Lewis & Clark explores meaning
By Cari Hachmann/The Portland Observer
“Multiculturalism is dead,” a recent statement made by German Chancellor Angela Merkell, prompted a debate at Lewis and Clark College’s eighth annual Ray
Warren Multicultural Symposium, where experts from Portland and beyond considered the theme, the Miseducation of Multiculturalism.
The weekend symposium opened with an art exhibition, Multiculturalism: Defined, featuring various works by artists who reflected on what multiculturalism means and lent an understanding of culture that transcends semantics and hermeneutics.
“We realized that to understand how we have been ‘miseducated,’ we must first achieve a fundamental understanding of what multiculturalism really means,” read a statement by Lewis and Clark art curators Megan Sadler and Kyle Yoshioka.
Too often, multiculturalism is connoted exclusively with race and ethnicity, when really the concept can encompass far more, including issues of class, religion, sexual orientation, and many others, they said.
Artists challenged the notion of multiculturalism with drawings, photographs, music, creative displays, performance, and more.
Sokhun Keo expressed the melding and evolution of culture with a crate of Cambodian albums and an American record player for participants to play. According to his artist’s statement, Keo doesn’t identify himself as distinctly as Cambodian, American or even Cambodian-American.
“Cambodian-American culture does not exist. Instead a multi-culture or hybrid culture exists,” he said. “To say that I am Cambodian-American must mean that I am authentically Cambodian and American simultaneously, which is impossible.”
While some artists’ work revealed the complexities of multiple identities and ethnic origins, others expressed what it’s like to grow up solely with U.S. traditions.
In her artwork, Camille Shumann conveys a lack or weakening of American culture that has impelled her to explore and absorb other cultures.
In Self Portrait: Ramblin, Shumann etches a portrait of herself in black and white, detailing the countours of her face and hair with eye-popping patterns that reflect her travels; flowery motifs from Barcelona, little llamas from Peru, and piles of seaweed from the Oregon Coast.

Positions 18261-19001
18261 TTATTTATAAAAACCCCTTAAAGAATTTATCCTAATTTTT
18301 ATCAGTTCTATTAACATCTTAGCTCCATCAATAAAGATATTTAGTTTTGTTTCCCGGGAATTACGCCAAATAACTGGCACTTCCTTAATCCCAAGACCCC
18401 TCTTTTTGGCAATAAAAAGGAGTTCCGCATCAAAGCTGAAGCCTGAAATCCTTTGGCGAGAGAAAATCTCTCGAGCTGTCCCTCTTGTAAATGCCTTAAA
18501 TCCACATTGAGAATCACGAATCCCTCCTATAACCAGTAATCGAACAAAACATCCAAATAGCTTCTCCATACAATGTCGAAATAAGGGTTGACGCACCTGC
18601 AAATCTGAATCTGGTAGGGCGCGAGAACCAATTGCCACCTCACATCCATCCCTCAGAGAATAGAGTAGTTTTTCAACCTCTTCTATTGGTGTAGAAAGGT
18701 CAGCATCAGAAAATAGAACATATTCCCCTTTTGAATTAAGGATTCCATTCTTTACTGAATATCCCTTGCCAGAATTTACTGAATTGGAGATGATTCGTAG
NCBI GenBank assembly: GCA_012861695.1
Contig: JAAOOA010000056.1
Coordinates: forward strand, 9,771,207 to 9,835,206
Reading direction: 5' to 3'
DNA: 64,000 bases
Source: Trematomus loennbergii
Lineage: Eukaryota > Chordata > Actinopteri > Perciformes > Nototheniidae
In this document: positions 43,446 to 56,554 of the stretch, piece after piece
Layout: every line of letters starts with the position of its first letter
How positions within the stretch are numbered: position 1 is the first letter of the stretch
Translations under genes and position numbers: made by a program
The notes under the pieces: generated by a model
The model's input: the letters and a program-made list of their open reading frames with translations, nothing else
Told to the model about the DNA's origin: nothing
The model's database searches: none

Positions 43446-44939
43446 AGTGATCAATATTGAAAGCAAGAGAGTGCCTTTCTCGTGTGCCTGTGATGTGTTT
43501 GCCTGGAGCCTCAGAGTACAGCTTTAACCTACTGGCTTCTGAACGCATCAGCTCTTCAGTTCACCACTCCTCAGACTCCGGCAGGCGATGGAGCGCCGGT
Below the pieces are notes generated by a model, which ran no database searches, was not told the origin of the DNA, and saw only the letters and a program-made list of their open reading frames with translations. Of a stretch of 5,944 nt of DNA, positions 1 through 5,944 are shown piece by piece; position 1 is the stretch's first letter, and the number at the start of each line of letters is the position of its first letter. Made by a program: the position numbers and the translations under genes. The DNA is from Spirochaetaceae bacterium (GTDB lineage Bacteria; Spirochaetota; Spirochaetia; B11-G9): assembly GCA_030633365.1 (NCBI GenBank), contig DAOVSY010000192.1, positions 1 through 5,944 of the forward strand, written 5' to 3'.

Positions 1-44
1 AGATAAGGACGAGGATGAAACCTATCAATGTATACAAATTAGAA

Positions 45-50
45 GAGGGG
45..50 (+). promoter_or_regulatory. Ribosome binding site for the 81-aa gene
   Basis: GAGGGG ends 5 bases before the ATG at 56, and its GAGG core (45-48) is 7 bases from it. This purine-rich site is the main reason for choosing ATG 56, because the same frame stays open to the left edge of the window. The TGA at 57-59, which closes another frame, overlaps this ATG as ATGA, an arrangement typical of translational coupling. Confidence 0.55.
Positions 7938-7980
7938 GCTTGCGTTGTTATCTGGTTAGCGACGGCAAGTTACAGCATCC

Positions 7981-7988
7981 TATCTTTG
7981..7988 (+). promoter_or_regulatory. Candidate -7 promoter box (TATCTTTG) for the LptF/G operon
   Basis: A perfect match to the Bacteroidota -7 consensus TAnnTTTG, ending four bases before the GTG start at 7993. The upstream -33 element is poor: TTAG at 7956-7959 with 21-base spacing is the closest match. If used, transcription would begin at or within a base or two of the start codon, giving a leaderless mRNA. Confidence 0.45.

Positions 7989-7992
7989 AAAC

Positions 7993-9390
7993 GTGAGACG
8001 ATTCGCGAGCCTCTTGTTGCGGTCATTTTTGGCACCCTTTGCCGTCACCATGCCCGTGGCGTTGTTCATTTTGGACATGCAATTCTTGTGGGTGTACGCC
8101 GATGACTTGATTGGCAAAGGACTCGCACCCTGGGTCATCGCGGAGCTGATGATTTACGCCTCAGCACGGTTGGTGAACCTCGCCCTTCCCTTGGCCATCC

“I always find myself slightly under whelmed with the culture that has surrounded me growing up, creating a deep curiosity for other cultures throughout the world,” she said in an artists’ statement.
A triangular display of blank flags hoisted on the wall was Brennan Broome and Chloe Womack’s interpretation of what it meant to belong to a place, culture, and country, and then have that identity removed, “Who does such a flag represent?” read their artist statement, “What does it stand for?”
In another project about identity, Liam O’Conner displayed a series of portraits of subjects from a wide range of backgrounds –France, Malaysia, Poland, South Korea, etc.—all wearing the same latex mask.
Disturbing to the ignorant eye, each face appeared deformed. Covered by a second-skin plastering with mouths agape, the personal and cultural identity of the individual is obscured.
“This distortion plays with the idea that identity is something that is only skin deep,” said O’Conner in his artist statement.
Unlike other displays, in Male Identified, male-performer Takahiro Yakamoto used facial and bodily gestures in a sequence of movements to deconstruct the nuances of maleness.
In 15 minutes, Yakamoto tests the unease of the sitting crowd’s perception towards artistic self expression. Silently and slowly, with only a white square mat and a white chair as props, he moves frame by frame, from fully clothed to naked three times.
Often, his work explores the dynamic communication among the work itself, the viewer, the location, the time, and the performer. Performance and sculpture allow him to explore the intricacies and simplicities of human communication in everyday life.
“This approach allows the performer to become a mirror, in a post-modern sense,” said Yakamoto. Inviting the viewers to reflect upon their own self-perception and contemplate the idea of gender and criteria for ‘normal’”.